Last Updated on Dec 19, 2019 by James W
Omni-channel customer service is having a moment. It’s still too early for everybody to be interacting with companies through online chat portals, but also too early to expect them to give up the telephone (and even the fax machine).
The majority of businesses claim to provide an omnichannel experience. But in reality, they don’t, even if they use multiple channels to communicate with customers. The reason for this is that multi-channel is where a company offers a few different ways of getting in touch, whereas omnichannel is where those methods work together in unison.
Although it is difficult, some companies are managing it. Here are the brands that nailed the omnichannel experience.
Image Source: Wikimedia Commons
Chipotle is a Mexican restaurant chain that wants to go big, rather like Dominos did in the early 2000s. But to do so, it needs to deal with a few bugbears that customers have with the restaurant industry in general.
A significant bugbear is having to order online but then having to wait for the order to be delivered once a customer arrives at the restaurant. It makes the online ordering part pointless.
Chipotle has tried to get around this through a cleverly integrated app. They allow not only specific customers, but also their entire teams, to order ahead and then be sat down and eating within minutes of entering the restaurant.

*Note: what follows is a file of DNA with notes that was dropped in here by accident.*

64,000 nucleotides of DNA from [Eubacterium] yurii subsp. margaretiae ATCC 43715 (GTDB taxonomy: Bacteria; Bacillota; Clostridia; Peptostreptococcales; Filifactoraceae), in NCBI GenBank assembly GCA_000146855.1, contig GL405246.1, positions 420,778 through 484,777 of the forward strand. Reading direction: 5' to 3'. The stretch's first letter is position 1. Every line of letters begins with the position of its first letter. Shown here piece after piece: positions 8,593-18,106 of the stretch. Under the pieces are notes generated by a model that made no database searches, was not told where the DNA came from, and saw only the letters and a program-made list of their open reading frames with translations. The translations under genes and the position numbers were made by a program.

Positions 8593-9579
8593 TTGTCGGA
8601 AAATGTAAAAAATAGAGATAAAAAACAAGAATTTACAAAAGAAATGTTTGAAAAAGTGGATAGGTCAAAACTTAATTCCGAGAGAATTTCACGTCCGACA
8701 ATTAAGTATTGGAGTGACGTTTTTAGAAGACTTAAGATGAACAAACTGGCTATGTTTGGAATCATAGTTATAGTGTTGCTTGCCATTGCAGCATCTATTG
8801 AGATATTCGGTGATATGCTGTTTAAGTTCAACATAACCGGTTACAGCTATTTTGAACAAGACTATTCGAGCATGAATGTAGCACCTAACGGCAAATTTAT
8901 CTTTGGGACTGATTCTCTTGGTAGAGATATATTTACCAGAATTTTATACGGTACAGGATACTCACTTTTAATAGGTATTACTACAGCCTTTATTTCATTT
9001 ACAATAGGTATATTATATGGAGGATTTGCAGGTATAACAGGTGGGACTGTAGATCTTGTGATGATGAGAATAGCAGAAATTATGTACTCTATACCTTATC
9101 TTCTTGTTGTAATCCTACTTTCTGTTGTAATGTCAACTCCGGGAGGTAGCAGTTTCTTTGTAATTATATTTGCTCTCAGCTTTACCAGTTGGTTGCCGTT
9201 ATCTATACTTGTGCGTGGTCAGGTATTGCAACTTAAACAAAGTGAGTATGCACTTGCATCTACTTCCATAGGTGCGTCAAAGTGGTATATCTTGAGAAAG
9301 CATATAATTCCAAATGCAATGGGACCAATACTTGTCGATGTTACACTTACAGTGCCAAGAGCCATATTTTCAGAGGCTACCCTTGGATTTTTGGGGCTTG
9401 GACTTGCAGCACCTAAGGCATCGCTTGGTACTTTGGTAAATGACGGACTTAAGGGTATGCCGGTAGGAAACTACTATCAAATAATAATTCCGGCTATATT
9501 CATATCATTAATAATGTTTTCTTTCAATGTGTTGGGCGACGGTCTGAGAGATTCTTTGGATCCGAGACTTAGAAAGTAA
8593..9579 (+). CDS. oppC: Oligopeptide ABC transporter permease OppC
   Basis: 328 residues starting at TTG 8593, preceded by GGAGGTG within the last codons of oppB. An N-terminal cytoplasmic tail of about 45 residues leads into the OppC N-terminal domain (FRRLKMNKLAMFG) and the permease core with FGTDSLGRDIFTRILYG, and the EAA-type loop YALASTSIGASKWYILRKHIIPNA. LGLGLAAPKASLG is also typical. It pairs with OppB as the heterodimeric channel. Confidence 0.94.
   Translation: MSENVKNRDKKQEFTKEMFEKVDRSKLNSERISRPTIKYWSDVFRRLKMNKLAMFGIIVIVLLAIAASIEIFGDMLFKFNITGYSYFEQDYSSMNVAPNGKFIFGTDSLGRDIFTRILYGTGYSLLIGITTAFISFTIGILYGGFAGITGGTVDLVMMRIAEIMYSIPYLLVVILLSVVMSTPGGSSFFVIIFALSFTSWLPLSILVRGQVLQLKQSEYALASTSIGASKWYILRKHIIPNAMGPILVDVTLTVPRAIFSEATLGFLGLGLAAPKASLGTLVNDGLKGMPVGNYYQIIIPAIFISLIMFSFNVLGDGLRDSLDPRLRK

Bank Of America
Bank of America is still developing its omnichannel experience. But it is doing well – at least for a bank. From VOIP fax delivered to email accounts, to the ability to pay in cheques remotely, the bank is making headway to becoming a genuine omnichannel institution.
Perhaps the most significant innovation is the new app the bank offers, which allows customers to pay their bills without any of the usual hassle involved in setting up payments.
Virgin Atlantic operates in a high competition, low-margin market segment: transatlantic flights. As a result, the company needs to find ways to differentiate itself.
Right now, it’s trying to do this by offering personalised customer service. We’re not talking targeted emails here: rather the ability of individual customer service employees to have relationships with individual customers across time.
Currently, Virgin are trialling a process that will allow them to give customers a point of reference. Rather than ringing up the call centre, hoping that they get the same person, the company actively makes sure that each colleague has a list of active accounts. Far better than just ringing up and hoping for the best.
Starbucks is probably a contender for the most inspiring omnichannel experience in the world right now, thanks to its world-famous app. The original purpose of the app was to provide customers with tangible rewards every time they bought a coffee. But it’s gone way beyond that.
You can order coffees while you’re on the way to the coffee house, top up your balance, and simply collect your drink in the store. It truly integrates the mobile experience with the process of buying a coffee, a daily chore for most busy people.